Gameloft App Violated Children's Privacy Law, Watchdog Says

A Gameloft mobile app for children that featured Mickey Mouse, Anna from “Frozen” and other Disney and Pixar characters violated the federal children's privacy law by failing to clearly disclose its data practices to parents, an industry watchdog said Tuesday.

The Disney Getaway Blast app, which lets users solve simple puzzles, also violated self-regulatory standards for children's ads, according to the Children’s Advertising Review Unit, a division of BBB National Programs.

The decision, issued Tuesday, stemmed from a routine review by the Children's Advertising Review Unit, which examined the app's privacy disclosures.

Those disclosures indicated that the app automatically collects IP addresses, device identifiers and precise geolocation data, and that the data is used to serve behaviorally-targeted ads, according to the watchdog. At the same time, the company says in apparently inconsistent privacy statements that Disney Getaway Blast prevents the collection and use of children's precise geolocation data, and only shows children contextual ads.



The self-regulatory group found that the app violated the federal Children's Online Privacy Protection Act by failing to post a privacy policy that's “clearly and understandably written, complete, and contains no unrelated, confusing, or contradictory materials.”

That law prohibits app developers from knowingly collecting personal information from users under 13 without parental permission, and requires app developers to inform parents about privacy practices.

As part of its review, the watchdog downloaded the app, and when presented with an age-screen, submitted a birthdate of a 10-year-old. After agreeing to four separate privacy policies, an Apple prompt then asked for permission to track activity across other companies' apps and sites, according to the decision.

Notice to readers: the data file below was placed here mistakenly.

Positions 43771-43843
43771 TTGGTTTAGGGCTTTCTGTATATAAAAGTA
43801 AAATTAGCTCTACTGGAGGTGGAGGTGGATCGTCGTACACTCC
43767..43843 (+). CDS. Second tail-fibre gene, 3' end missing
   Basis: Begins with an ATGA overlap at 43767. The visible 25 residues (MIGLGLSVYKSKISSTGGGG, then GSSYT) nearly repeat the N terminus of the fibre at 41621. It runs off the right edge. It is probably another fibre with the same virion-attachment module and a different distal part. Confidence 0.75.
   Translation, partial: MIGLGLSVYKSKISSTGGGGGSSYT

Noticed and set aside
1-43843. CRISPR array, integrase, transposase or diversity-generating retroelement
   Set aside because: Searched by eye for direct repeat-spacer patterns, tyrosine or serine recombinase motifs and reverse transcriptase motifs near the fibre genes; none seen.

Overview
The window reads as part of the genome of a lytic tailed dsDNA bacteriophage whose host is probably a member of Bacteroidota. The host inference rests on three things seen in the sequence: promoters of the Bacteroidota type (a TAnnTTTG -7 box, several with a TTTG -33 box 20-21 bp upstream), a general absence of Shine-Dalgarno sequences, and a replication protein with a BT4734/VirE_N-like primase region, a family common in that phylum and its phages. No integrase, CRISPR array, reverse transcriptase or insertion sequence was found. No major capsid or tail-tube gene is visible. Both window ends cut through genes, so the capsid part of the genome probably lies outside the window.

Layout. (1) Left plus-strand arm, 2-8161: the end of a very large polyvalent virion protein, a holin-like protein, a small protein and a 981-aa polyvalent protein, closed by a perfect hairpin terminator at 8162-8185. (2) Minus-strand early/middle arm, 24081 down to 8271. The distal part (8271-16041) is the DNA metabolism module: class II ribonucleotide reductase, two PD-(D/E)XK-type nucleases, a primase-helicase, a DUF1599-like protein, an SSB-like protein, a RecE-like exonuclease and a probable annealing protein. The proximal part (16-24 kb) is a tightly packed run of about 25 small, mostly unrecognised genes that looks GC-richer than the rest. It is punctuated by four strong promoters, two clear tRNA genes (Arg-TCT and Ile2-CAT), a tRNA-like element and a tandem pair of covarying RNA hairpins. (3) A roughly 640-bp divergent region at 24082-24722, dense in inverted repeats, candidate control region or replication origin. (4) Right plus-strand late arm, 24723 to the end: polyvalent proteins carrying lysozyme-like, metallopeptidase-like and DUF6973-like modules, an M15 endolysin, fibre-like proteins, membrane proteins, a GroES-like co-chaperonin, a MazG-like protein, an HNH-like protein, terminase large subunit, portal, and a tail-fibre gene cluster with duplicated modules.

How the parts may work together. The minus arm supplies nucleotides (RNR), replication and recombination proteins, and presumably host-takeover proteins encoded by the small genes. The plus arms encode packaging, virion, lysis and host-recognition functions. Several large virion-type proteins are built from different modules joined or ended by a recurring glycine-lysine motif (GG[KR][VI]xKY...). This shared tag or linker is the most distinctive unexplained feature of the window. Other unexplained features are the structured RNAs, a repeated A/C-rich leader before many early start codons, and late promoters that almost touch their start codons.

After receiving an inquiry from the Children's Advertising Review Unit, Gameloft said it had misconfigured the Apple settings. The company said its Apple settings have now been revised and that the app now only asks users who are at least 13 to agree to tracking.

Gameloft also told the Children's Advertising Review Unit that the app's practices “are adapted to the user’s age once the user inputs their age into the age-screen,” and that the “collection and processing of personal information vary depending on whether the user is identified as an adult or a child,” according to the opinion.

Gameloft said it will revise its interface and privacy policy to more clearly explain its data collection and ad practices, according to the opinion.

Disney Getaway Blast also violated self-regulatory guidelines in several respects -- including by showing ads that were not clearly labeled, and by using manipulative tactics to pressure children into watching ads or making in-app purchases, according to the watchdog.

“The app includes ads that are not labeled as advertising and which consist of full-screen videos that do not provide clear and conspicuous exit methods,” the opinion states. 

Children who attempt to solve the in-app puzzles are “induced to watch ads by the promise of free 'rewards,'” the watchdog says.

Also, some of the ads aim to manipulate users into making in-app purchases by showing fictional characters “looking sad and disappointed” when users discontinue the game instead of purchasing in-app currency to keep playing.

“For young children, the enticement and pressure to earn rewards or boosters to continue gameplay encourages them to watch unnecessary ads, make excessive in-app or in-game purchases, or inadvertently or unknowingly engage with an ad,” the Children's Advertising Review Unit wrote.

The group said those tactics “are exploitive, manipulative, and unfair.”

Gameloft said it will work with its partners “to ensure all ads served within the app will continuously show 'ad' or 'advertising' labels and provide earlier and clearer exit routes, according to the opinion.

The company also said it will “keep improving their design review processes in a continual effort to bring the most appropriate and safest products to their underage audience.”

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